Rarely has a half-court heave carried the vanquished hopes of so many underdogs. With 3.6 seconds left in the men’s college basketball championship between perennial power and heavy favorite Duke, and small-school underdog Butler playing in front of hometown fans in Indianapolis — it was a script straight out of the movie Hoosiers — Duke clung to a two-point lead. On a second free throw, Duke coach Mike Krzyzewski ordered Brian Zoubek to miss , since Butler had no timeouts left, and thus wouldn’t be able to set up a last second-play.
Coach K is a bonafide Hall of Famer, but that strategy was atrocious. The intentional miss gave Butler a chance to win, and the Bulldogs took full advantage. Butler’s Gordon Hayward pulled down the rebound, and dribbled toward half-court: teammate Matt Howard delivered a brutal screen on Duke’s Kyle Singler, giving Hayward a clean look at the hoop. Hayward’s running half-court shot seemed to hang in the air forever. When it finally came down, right on line, many a fan’s gut feeling had it going in. But it bounced off the backboard, and jetted past the rim, and Kryzyzewski won his fourth national title on one of the worst decision is his career.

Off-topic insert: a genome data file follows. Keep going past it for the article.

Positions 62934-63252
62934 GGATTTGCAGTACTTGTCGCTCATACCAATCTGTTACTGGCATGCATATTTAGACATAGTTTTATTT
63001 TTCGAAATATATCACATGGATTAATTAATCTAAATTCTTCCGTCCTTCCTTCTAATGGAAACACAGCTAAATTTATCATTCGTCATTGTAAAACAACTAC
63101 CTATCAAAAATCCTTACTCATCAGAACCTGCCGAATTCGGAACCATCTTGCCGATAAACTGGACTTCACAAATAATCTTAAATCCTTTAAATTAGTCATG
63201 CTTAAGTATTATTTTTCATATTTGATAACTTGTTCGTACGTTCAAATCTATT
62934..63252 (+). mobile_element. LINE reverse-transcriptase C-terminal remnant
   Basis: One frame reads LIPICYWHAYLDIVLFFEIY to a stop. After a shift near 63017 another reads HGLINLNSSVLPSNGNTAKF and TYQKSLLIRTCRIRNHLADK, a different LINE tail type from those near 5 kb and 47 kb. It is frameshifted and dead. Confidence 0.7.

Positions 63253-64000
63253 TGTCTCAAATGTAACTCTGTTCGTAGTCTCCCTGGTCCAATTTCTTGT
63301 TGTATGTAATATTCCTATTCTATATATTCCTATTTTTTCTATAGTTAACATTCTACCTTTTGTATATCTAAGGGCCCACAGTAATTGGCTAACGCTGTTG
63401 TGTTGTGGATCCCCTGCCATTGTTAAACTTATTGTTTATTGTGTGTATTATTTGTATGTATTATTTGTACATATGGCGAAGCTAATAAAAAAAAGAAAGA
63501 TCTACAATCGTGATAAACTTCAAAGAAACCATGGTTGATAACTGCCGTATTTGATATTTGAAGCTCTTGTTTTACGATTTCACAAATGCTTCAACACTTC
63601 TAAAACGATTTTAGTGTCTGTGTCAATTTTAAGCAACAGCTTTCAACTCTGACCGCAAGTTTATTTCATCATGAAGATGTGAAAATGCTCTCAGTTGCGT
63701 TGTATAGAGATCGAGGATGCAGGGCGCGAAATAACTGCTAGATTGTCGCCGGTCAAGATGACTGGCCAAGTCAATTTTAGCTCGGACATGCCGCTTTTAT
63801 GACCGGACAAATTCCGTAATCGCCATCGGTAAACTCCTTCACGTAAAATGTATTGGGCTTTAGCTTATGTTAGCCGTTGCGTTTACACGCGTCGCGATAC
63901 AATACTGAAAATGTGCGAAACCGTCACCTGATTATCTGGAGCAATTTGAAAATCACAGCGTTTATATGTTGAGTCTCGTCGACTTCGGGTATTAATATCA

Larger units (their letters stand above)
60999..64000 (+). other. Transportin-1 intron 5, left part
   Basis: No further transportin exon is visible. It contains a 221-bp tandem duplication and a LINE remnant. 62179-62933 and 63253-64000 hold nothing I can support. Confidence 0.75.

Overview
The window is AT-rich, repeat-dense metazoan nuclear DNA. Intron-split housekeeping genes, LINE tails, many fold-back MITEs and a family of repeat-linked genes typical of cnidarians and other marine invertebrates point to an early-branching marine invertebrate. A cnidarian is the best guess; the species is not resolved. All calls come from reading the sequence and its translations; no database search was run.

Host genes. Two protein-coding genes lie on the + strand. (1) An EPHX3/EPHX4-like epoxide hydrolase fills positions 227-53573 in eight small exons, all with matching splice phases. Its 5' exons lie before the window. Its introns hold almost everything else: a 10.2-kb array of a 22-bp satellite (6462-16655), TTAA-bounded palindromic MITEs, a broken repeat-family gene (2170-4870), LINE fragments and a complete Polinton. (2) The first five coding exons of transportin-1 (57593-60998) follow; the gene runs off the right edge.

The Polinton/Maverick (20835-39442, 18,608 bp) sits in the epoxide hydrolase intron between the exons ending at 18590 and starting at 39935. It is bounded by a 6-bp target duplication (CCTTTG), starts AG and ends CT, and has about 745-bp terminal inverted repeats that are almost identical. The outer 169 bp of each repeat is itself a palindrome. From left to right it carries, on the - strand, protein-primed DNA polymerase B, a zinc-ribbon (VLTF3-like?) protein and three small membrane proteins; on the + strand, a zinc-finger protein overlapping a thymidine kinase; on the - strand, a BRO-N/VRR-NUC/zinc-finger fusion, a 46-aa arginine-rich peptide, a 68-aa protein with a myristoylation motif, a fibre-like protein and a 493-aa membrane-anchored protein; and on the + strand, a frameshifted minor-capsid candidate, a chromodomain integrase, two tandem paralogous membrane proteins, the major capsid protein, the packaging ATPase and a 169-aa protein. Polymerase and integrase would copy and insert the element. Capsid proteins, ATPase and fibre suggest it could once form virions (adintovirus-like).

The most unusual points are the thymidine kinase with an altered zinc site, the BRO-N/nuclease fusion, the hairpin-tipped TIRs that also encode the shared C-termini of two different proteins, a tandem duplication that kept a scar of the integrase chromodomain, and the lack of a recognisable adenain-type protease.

This is an issue that defines the term “double-edged sword.” On one side, you have a definite need to protect players in an era where we are discovering the long-term physical and mental damage caused by football violence. On the other, you have a sports that actively markets such violence. Rather than continue to walk the tightrope, the NFL acted aggressively, telling players that the league would increase fines and issue suspensions for those who violated safety rules which have actually been in place for several years. The problem is that in the process, NFL Commissioner Roger Goodell showed himself to be both a hypocrite and an authoritarian, autocratic leader. This change was brought about by complete executive fiat; there was no warning, there was no consideration of the impact, there was just “do it or else.” This led to a lot of cry-babyism from defensive players, however the larger issue is this has proven to be a wedge issue between the players and the league at a time when the league finds itself perilously close to a work stoppage. Making the matter even worse is that these punishments are being levied in the name of player safety, a claim that rings hollow with players as the league threateend to eliminate health coverage for player as part of the new collective bargaining agreement.